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Quantitative Biology

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    2019, Vol.7  No.3

    Transcription factors (TF) regulate the expression level of targeted genes and furtherly effect biological functions. Song et al. developed EpiFIT, an online tool to infer functions of TF using sequence and epigenetic data. Through a series of examination experiments, they verified that EpiFIT can precisely interpret TF functions and build distal TF binding sites ? regulated genes associations with the help of epigenetic information. In a word, EpiFIT is a [Detail] ...

    Table of Contents

, Volume 7 Issue 3

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REVIEW
Applications of single-cell technology on bacterial analysis
Zhixin Ma, Pan M. Chu, Yingtong Su, Yue Yu, Hui Wen, Xiongfei Fu, Shuqiang Huang
Quant. Biol.. 2019, 7 (3): 171-181.  https://doi.org/10.1007/s40484-019-0177-6
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Background: Traditionally, scientists studied microbiology through the manner of batch cultures, to conclude the dynamics or outputs by averaging all individuals. However, as the researches go further, the heterogeneities among the individuals have been proven to be crucial for the population dynamics and fates.

Results: Due to the limit of technology, single-cell analysis methods were not widely used to decipher the inherent connections between individual cells and populations. Since the early decades of this century, the rapid development of microfluidics, fluorescent labelling, next-generation sequencing, and high-resolution microscopy have speeded up the development of single-cell technologies and further facilitated the applications of these technologies on bacterial analysis.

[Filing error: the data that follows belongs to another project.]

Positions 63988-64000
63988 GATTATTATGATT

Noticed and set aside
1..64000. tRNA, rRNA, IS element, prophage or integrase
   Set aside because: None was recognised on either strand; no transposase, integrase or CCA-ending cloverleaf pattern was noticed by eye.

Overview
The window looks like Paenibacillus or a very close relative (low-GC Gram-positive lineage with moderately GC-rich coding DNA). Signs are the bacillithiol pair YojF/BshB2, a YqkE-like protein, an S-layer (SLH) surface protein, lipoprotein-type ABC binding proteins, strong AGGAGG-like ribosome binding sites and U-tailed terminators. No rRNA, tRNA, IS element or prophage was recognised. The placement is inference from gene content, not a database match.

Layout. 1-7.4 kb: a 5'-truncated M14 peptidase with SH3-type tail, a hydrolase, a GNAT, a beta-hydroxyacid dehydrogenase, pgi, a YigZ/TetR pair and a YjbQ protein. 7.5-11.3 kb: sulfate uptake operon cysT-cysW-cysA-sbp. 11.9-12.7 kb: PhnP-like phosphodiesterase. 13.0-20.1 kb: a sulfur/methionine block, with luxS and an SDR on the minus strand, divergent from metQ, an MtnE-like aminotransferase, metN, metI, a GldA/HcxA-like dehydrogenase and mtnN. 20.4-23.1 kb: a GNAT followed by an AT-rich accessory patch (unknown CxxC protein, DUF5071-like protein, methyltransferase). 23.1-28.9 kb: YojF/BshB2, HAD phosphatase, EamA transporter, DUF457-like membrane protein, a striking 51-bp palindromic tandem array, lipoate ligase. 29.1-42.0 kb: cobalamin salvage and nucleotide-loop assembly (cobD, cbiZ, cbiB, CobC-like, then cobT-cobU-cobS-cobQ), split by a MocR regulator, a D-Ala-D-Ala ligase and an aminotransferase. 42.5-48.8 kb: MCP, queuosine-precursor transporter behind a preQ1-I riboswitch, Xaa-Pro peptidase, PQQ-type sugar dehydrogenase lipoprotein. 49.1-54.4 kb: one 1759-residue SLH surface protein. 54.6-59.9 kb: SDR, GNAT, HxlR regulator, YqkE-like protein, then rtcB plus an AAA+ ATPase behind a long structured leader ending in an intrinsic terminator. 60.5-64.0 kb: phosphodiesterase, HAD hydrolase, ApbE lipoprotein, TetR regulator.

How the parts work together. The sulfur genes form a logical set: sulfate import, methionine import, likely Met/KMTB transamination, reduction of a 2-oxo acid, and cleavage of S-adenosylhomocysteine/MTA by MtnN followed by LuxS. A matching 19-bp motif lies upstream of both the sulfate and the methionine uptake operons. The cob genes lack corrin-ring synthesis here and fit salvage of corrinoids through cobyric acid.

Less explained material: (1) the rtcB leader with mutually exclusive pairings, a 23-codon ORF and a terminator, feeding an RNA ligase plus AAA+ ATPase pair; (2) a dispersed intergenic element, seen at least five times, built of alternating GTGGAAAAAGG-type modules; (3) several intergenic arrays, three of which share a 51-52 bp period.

Conclusions: In this review, we summarized the recent processes of single-cell technologies applied in bacterial analysis in terms of intracellular characteristics, cell physiology dynamics, and group behaviors, and discussed how single-cell technologies could be more applicable for future bacterial researches.

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RESEARCH ARTICLE
Computational prediction and functional analysis of arsenic-binding proteins in human cells
Shichao Pang, Junchen Yang, Yilei Zhao, Yixue Li, Jingfang Wang
Quant. Biol.. 2019, 7 (3): 182-189.  https://doi.org/10.1007/s40484-019-0169-6
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Background: Arsenic has a broad anti-cancer ability against hematologic malignancies and solid tumors. To systematically understand the biological functions of arsenic, we need to identify arsenic-binding proteins in human cells. However, due to lack of effective theoretical tools and experimental methods, only a few arsenic-binding proteins have been identified.

Methods: Based on the crystal structure of ArsM, we generated a single mutation free energy profile for arsenic binding using free energy perturbation methods. Multiple validations provide an indication that our computational model has the ability to predict arsenic-binding proteins with desirable accuracy. We subsequently apply this computational model to scan the entire human genome to identify all the potential arsenic-binding proteins.

Results: The computationally predicted arsenic-binding proteins show a wide range of biological functions, especially in the signaling transduction pathways. In the signaling transduction pathways, arsenic directly binds to the key factors (e.g., Notch receptors, Notch ligands, Wnt family proteins, TGF-beta, and their interacting proteins) and results in significant inhibitions on their enzymatic activities, further having a crucial impact on the related signaling pathways.

Conclusions: Arsenic has a significant impact on signaling transduction in cells. Arsenic binding to proteins can lead to dysfunctions of the target proteins, having crucial impacts on both signaling pathway and gene transcription. We hope that the computationally predicted arsenic-binding proteins and the functional analysis can provide a novel insight into the biological functions of arsenic, revealing a mechanism for the broad anti-cancer of arsenic.

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Identification of candidate disease genes in patients with common variable immunodeficiency
Guojun Liu, Mikhail A. Bolkov, Irina A. Tuzankina, Irina G. Danilova